MRI-Guided Radiation Therapy

Simultaneous tumor tracking and treatment delivers precise, accurate radiation.

Henry Ford Cancer is the first in the world to offer patients an advanced radiation therapy that uses an FDA-approved real-time magnetic resonance imaging (MRI) to deliver more precise and accurate radiation treatment using a linear accelerator.

With this new system, called ViewRay MRIdian Linac®, it is now possible to image the treatment area and deliver radiation at the same time -- more effectively protecting surrounding healthy tissue.

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Precise Radiation
Advanced radiation technology combined with real-time tumor imaging delivers accurate, precise treatment that is tailored to each patient.

Real-time radiation therapy adjustments now possible

During a radiation treatment, it is natural for a tumor to move or for the body’s organs to move and change shape, even during your normal breathing patterns.

That’s what makes the MRIdian Linac technology different. Because the MRI images show organs and structures inside the body in real-time, this new system allows your care team to make adjustments to the position and dose of radiation being given during treatment. Being able to constantly see both the tumor and surrounding organs means your team can accurately align the tumor to the treatment beams and make adjustments in real time to avoid sensitive internal structures.

The result is a treatment that is tailored just for you. This is personalized radiation treatment at its best.

MRIdian Linac system enhances radiation therapy with:

  • Personalized treatment. By continuously observing and assessing the patient’s tumor and internal organs, clinicians can tailor treatment to each individual.
  • Precision and accuracy. High-quality images and continuous soft-tissue imaging are provided while the radiation beam is on.
  • Real-time imaging. When clinicians can clearly see the target and watch where the radiation is being delivered, they are better able to adapt to changes in the patient’s anatomy.

Ensuring the quality of radiation therapy

Nearly two-thirds of all cancer patients in the United States will receive some form of radiation therapy during their course of treatment.

Radiation therapy has been in use for more than 100 years. During that time, many advances have been made to ensure that treatment is safe and effective.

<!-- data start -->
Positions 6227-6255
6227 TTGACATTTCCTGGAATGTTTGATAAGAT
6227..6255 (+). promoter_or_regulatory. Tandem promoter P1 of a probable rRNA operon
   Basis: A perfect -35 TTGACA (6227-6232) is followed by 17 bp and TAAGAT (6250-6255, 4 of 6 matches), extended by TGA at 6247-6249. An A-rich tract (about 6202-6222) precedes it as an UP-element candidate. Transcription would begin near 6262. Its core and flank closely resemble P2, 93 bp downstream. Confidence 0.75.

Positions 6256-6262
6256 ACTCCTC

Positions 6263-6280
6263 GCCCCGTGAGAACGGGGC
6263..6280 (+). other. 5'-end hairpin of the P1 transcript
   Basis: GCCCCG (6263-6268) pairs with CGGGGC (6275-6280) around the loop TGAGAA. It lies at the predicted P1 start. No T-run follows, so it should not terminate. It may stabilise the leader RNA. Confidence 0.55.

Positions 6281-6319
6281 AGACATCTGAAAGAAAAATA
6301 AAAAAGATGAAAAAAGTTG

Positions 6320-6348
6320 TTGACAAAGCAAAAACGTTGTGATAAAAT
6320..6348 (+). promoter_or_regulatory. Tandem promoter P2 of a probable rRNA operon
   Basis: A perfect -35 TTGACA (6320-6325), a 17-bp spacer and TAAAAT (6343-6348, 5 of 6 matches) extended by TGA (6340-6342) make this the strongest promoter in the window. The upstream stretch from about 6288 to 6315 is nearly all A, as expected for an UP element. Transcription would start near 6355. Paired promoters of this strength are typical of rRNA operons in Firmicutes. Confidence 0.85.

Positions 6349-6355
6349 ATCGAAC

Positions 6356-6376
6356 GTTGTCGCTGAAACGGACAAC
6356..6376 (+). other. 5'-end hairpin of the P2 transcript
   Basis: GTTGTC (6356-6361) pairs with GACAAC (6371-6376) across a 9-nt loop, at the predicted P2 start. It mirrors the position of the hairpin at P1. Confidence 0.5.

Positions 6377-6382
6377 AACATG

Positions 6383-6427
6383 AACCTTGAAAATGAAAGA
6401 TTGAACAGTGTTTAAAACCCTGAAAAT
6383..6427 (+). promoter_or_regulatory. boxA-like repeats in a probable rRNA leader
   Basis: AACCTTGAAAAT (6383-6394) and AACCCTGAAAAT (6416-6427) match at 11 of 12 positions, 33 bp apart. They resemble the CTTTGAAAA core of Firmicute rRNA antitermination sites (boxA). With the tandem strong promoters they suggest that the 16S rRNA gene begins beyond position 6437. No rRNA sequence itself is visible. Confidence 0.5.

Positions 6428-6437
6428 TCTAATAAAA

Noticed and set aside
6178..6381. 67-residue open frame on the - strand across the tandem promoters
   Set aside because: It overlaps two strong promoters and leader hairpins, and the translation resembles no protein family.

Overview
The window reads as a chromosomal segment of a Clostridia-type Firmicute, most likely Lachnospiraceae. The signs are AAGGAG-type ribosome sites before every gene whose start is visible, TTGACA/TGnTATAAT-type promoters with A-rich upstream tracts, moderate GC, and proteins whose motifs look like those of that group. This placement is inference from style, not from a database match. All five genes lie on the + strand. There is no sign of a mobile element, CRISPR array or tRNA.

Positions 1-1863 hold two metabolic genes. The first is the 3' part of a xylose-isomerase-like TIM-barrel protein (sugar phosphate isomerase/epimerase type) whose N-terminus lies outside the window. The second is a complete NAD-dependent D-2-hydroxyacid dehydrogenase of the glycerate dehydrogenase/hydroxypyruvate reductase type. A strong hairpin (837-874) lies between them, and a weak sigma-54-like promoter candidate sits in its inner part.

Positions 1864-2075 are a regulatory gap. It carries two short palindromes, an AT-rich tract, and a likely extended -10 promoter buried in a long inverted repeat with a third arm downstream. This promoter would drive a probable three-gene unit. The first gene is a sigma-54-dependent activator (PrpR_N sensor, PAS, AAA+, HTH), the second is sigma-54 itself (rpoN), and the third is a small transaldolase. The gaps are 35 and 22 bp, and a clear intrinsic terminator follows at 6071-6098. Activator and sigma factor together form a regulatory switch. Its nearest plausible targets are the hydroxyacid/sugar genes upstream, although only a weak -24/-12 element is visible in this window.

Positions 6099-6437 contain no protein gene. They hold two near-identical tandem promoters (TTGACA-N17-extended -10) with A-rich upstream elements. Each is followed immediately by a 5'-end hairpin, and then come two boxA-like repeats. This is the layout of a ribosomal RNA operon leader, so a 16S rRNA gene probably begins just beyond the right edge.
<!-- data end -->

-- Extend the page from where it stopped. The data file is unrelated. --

With each advancement, new quality checks have been developed to ensure safe treatment. Special computers are used to monitor and double-check the treatment machines to ensure the proper treatment is given.

Protecting healthy tissue during treatment

While this new technology will be used to treat all types of cancers, it is especially beneficial for tumors where there is typically movement during treatment, including tumors in the liver, pancreas, adrenal and lung areas. Other types of cancer this advanced system will deliver a new level of care to include breast, prostate, kidney, and gynecologic cancers, among others.

Connecting you with the most advanced, appropriate care

The ViewRay MRIdian Linac® MRI-guided radiation therapy system is available at the Henry Ford Cancer Institute at Henry Ford Medical Center-Cottage in Grosse Pointe Farms.

Our experienced radiation oncology team can help connect you with the most appropriate technology for your type of cancer. For more information, call (888) 777-4167.

SMART trial for pancreatic cancer

Henry Ford Cancer’s Department of Radiation Oncology is offering a new clinical trial called SMART (Stereotactic MRI-guided On-table Adaptive Radiation Therapy Trial) to study the effectiveness of delivering ablative doses of radiation to pancreatic cancer patients using ViewRay’s MRIdian system.

Parag Parikh, M.D., the Henry Ford Cancer’s director of GI Radiation Oncology and MRI-Guided Radiation Therapy, is co-principal investigator for this five-year, multi-institutional study. The trial will enroll 133 patients with borderline resectable or inoperable locally advanced pancreatic cancer.

Prior analysis has shown that MRI-guided radiation therapy may be a promising therapy for treating locally advanced pancreatic cancer. This suggests the potential for improving the survival of patients who received lower radiation doses without increasing the side effects of serious gastrointestinal toxicity.

For more information about this study, call the Department of Radiation Oncology at (313) 916-1021.

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